The Bible tells us that Jesus’ mother would be a virgin at the time of her birth, so there would be no question of his true parentage-the child of a mortal mother and a divine Father. However, it does not specify that this was to be her status the remainder of her life. She was already engaged when she learned she had been chosen to be the mother of the Savior and Joseph learned he was to be that child’s guardian.
Although some Christians argue that Jesus’ siblings were really the children of a much older Joseph from a previous marriage, the scriptures appear to suggest otherwise, because Jesus was referred to as God’s only begotten Son, but Mary’s first-born son. This distinction suggests Mary had other children after Jesus was born, but God did not beget any further children.
In Matthew 13, we learn a little about Jesus’ siblings.
55 Is not this the carpenter’s son? is not his mother called Mary? and his brethren, James, and Joses, and Simon, and Judas?
Of course, we know Joseph was only Jesus’ guardian, not His physical father, but the verses give name to four brothers and mention that he had sisters, using the plural form. Verse 57 also gives us a clue that all was not smooth in the home. Jesus mentioned that a prophet was without honor in his own home, suggesting Jesus’ brothers, at least, did not recognize His divinity. John 7:5 states this more plainly:
For neither did his brethren believe in him.
This is further suggested by the fact that when Jesus was dying, he placed his mother in the care of an apostle. Had his brothers been present, and supportive of His mission, they would have been the ones to care for her.
Happily, we also see that after the Savior’s resurrection, his brothers repented and became what we now call Christians. James, in fact, rose to an important place in the church, after seeing his resurrected brother and penned one of the books of the Bible.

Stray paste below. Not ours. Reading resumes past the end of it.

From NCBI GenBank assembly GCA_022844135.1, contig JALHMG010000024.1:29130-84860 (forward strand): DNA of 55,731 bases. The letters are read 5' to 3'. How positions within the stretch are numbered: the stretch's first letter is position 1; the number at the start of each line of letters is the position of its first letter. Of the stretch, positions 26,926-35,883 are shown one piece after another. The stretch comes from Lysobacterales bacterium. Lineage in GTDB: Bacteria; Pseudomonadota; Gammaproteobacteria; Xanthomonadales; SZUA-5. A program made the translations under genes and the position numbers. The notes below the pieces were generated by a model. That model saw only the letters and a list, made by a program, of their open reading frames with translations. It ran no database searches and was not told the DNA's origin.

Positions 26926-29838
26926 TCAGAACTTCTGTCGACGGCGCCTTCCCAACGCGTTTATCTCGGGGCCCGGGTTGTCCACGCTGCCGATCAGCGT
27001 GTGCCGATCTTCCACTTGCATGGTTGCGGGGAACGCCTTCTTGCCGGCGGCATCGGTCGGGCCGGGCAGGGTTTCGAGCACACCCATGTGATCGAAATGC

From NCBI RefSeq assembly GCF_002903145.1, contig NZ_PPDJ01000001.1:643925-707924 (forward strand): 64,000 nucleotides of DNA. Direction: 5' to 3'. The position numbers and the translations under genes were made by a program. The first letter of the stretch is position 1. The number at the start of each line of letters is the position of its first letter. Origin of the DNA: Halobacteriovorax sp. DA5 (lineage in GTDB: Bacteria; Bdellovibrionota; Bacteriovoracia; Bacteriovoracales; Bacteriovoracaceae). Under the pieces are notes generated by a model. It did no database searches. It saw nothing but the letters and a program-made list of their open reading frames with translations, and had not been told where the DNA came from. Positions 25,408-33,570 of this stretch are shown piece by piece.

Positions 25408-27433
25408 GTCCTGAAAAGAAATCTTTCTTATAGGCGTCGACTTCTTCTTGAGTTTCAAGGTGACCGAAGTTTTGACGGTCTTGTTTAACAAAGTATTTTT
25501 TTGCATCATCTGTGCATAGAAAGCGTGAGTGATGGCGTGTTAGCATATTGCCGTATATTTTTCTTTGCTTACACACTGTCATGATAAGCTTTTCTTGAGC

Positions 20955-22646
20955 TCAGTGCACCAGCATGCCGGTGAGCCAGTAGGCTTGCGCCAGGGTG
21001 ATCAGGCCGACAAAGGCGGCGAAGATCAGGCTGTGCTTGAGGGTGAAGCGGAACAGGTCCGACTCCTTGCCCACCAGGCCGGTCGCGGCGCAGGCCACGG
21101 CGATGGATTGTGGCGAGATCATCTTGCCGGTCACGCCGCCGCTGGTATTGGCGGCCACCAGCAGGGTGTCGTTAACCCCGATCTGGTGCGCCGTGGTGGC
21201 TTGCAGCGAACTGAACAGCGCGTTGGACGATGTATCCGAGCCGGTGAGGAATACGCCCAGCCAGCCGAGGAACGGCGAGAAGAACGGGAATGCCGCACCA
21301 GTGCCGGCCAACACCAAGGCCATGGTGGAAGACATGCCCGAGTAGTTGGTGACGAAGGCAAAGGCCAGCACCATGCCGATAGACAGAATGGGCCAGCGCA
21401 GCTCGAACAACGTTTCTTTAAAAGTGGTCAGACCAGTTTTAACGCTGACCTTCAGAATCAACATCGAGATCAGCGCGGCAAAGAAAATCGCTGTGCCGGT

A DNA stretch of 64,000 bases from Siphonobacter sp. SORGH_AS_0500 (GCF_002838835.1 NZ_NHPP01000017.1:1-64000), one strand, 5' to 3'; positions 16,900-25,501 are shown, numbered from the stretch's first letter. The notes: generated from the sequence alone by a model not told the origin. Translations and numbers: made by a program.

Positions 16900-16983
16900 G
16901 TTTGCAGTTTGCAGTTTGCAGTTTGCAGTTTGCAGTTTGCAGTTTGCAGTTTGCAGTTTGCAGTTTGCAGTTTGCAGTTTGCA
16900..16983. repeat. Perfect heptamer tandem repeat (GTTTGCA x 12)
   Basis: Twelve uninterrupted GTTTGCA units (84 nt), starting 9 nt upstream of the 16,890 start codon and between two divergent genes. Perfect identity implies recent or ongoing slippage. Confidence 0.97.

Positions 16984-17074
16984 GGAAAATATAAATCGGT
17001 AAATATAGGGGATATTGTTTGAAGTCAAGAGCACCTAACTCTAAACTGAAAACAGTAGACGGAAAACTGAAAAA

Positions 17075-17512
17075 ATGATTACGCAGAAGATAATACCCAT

After that, he was seen of James; then of all the apostles. (1 Corinthians 15:7)
It is likely this James replaced the other apostle, also named James, who was the brother of John and killed by Herod Agrippa. We know Jesus’ brother became an apostle through Paul’s epistle to the Galatians:
“But other of the apostles saw I none, save James the Lord’s brother.” (Galatians 1:19)
His brother Jude also wrote an epistle that is preserved in the Bible, and he identifies himself as Jesus’ brother: Jude, the servant of Jesus Christ, and brother of James, to them that are sanctified by God the Father, and preserved in Jesus Christ, and called: (Jude 1:1)
Scholar Gerald N. Lund adds, “Nothing more is recorded of Simon and Joses in the New Testament, but an ancient tradition, preserved for us by the early church historian, Eusebius, states that Simon later became bishop of the church in Jerusalem and was finally crucified in the Roman persecutions under the emperor Trajan.”
Carlfred B. Broderick, “The Brothers of Jesus: Loving the Unbelieving Relative,” Ensign, Mar 1987, 50
Robert J. Matthews, “Mary and Joseph,” Ensign, Dec 1974, 13
Richard Lloyd Anderson, “The First Presidency of the Early Church: Their Lives and Epistles,” Ensign, Aug 1988, 16
Gerald N. Lund, “I Have a Question,” Ensign, Sept. 1975, 36-37